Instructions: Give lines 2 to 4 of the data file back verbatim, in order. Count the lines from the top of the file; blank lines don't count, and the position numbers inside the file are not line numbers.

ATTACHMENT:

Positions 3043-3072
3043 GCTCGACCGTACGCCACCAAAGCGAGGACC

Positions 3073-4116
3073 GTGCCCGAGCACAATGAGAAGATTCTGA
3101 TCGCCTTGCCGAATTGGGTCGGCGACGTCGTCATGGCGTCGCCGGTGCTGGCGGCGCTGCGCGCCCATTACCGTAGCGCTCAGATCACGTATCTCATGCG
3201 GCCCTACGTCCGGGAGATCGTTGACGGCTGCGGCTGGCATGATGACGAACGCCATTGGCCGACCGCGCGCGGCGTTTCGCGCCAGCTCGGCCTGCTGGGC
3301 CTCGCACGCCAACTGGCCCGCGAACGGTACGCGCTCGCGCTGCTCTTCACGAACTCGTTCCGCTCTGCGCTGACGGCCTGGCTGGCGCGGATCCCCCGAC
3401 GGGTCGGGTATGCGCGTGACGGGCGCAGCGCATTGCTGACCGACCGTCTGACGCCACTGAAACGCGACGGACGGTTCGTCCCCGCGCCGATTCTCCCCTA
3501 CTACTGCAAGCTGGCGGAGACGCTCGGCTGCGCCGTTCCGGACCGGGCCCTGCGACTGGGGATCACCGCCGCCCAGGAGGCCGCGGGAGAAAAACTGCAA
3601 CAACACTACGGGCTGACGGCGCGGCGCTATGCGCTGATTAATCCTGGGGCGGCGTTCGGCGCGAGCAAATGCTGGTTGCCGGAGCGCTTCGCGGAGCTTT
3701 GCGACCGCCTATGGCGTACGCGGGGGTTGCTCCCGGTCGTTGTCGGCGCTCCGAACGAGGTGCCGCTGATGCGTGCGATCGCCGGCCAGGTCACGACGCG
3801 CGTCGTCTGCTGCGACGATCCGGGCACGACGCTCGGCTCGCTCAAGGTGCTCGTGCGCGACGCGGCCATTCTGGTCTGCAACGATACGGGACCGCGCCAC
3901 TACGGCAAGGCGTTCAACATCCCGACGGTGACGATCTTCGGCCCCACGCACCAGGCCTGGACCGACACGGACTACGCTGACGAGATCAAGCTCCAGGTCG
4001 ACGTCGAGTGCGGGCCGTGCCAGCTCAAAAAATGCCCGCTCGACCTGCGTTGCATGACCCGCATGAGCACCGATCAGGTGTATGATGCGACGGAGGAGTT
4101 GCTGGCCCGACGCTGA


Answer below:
3043 GCTCGACCGTACGCCACCAAAGCGAGGACC

Positions 3073-4116
3073 GTGCCCGAGCACAATGAGAAGATTCTGA